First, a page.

Your body is changing and your belly is growing, but that doesn’t usually mean that exercise during pregnancy has to stop. Some women believe that physical activity during pregnancy could negatively affect the baby. Fortunately, exercise is safe for most pregnant women under a few conditions. In fact, it could even be beneficial for you and your baby.
Exercise is also known to relieve stress. If you’re stressing about the big change happening in your life or just have general anxieties, moving your body can help you stay calm. Evidence shows that chronic stress may affect your baby’s health, so even a relaxing walk around the block can be helpful.
Exercising for 30 minutes on most, or all, days can benefit your health during pregnancy. Exercising for just 20 minutes, 3 or 4 days a week, is still beneficial, as well. The important thing is to be active and get your blood flowing.
Exercises to avoid while pregnant:
- Scuba diving
- Exercises where falling is possible, such as skiing
- Extensive skipping or bouncing
- Exercises that require you to hold your breath, such as underwater swimming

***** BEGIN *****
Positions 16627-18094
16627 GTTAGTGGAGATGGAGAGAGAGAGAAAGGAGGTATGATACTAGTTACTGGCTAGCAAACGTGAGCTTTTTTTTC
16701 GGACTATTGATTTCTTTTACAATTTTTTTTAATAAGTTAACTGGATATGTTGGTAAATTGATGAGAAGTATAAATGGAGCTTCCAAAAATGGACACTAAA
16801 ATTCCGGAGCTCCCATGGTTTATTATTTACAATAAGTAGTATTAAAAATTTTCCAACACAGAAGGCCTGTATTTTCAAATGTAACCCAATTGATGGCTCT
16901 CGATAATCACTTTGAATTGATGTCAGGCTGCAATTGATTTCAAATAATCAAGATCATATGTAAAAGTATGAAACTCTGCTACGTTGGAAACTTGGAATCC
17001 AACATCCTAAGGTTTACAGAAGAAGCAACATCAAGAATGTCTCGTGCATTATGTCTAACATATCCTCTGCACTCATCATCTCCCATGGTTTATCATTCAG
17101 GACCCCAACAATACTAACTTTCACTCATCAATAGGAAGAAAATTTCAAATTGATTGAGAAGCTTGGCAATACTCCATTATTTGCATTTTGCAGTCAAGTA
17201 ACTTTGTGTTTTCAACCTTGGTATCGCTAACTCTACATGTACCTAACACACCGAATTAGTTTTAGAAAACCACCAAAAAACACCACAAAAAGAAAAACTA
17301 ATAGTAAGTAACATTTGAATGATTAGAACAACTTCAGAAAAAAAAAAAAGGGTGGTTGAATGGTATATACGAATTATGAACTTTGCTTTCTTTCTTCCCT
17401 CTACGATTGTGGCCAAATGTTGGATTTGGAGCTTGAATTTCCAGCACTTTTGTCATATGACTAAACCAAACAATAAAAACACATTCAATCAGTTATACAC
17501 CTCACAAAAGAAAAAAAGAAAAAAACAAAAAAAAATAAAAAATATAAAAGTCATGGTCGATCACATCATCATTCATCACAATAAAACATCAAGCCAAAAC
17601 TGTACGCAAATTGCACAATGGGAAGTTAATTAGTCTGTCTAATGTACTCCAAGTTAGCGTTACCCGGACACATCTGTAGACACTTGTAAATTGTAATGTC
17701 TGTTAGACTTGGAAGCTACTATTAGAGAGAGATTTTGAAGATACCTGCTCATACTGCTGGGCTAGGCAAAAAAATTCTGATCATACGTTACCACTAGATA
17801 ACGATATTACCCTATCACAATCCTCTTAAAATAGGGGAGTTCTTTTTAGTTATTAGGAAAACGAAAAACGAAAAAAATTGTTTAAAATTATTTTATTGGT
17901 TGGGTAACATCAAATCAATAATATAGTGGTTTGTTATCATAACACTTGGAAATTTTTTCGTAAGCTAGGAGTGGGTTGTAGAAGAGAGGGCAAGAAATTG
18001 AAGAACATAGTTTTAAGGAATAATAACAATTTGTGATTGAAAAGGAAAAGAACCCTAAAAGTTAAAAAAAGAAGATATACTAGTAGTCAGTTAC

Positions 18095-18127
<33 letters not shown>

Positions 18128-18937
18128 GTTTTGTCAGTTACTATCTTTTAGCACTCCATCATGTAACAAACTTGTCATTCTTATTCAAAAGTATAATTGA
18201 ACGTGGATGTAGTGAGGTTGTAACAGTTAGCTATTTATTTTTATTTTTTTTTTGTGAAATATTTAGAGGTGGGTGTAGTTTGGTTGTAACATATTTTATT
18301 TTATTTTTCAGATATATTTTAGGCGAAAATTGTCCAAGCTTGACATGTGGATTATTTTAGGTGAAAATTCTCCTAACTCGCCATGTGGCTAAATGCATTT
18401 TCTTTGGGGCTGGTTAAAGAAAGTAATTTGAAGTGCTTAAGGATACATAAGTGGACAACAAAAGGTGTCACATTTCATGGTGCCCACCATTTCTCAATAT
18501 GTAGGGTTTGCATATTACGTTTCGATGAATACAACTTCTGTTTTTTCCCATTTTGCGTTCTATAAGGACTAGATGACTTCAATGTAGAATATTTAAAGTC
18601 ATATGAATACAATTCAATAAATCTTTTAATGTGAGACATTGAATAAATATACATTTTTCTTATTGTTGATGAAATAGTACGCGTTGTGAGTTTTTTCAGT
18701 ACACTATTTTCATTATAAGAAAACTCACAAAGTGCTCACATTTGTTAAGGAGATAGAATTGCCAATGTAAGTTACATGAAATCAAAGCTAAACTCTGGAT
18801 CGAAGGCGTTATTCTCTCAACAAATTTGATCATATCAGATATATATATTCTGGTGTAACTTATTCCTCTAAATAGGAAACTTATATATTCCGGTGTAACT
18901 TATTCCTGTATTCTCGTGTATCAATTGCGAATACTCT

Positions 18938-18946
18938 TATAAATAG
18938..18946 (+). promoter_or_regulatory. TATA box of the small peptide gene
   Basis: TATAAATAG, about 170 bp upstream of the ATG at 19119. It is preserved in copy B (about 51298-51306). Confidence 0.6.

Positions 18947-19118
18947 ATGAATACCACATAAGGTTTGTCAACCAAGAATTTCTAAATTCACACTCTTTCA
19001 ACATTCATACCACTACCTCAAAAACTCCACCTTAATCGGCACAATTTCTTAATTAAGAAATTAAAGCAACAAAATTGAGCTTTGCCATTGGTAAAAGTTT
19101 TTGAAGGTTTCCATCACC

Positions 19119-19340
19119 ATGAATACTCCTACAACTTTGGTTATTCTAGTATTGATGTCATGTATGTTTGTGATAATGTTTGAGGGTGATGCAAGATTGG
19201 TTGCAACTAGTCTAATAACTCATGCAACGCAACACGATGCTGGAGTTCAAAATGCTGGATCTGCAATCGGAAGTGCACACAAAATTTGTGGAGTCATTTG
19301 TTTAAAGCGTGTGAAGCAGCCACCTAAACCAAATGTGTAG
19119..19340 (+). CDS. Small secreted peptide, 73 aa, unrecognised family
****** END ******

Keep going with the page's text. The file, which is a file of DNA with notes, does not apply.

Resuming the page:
- Lying on your back or right side for three minutes or longer
- Exercising in heat, such as hot yoga
Stop or slow down exercising if:
- You’re too out of breath to have a conversation
- You feel faint
- Your heart rate is above 140 beats per minute
- You feel completely drained of energy
- You get a headache
- You feel overheated
- You have chest pain
- You experience vaginal bleeding
Benefits from exercise during pregnancy:
- Helps reduce backaches, constipation, bloating, and swelling
- May help prevent, or treat, gestational diabetes
- Increases your energy level
- Improves your mood
- Improves your posture
- Promotes muscle tone, strength, and endurance
- Helps you sleep better
Regular activity also helps keep you fit during pregnancy and may improve your ability to cope with labor. This will make it easier for you to get back in shape after your baby is born.
There are many changes happening in your body during pregnancy. First, joints are more flexible from the hormones which cause certain muscles to relax during pregnancy. Your center of gravity or equilibrium is shifted from the extra weight in the front, as well as, your shifting hips.
This can affect your balance as you near your due date. The extra weight will also cause your body to work harder than before you were pregnant.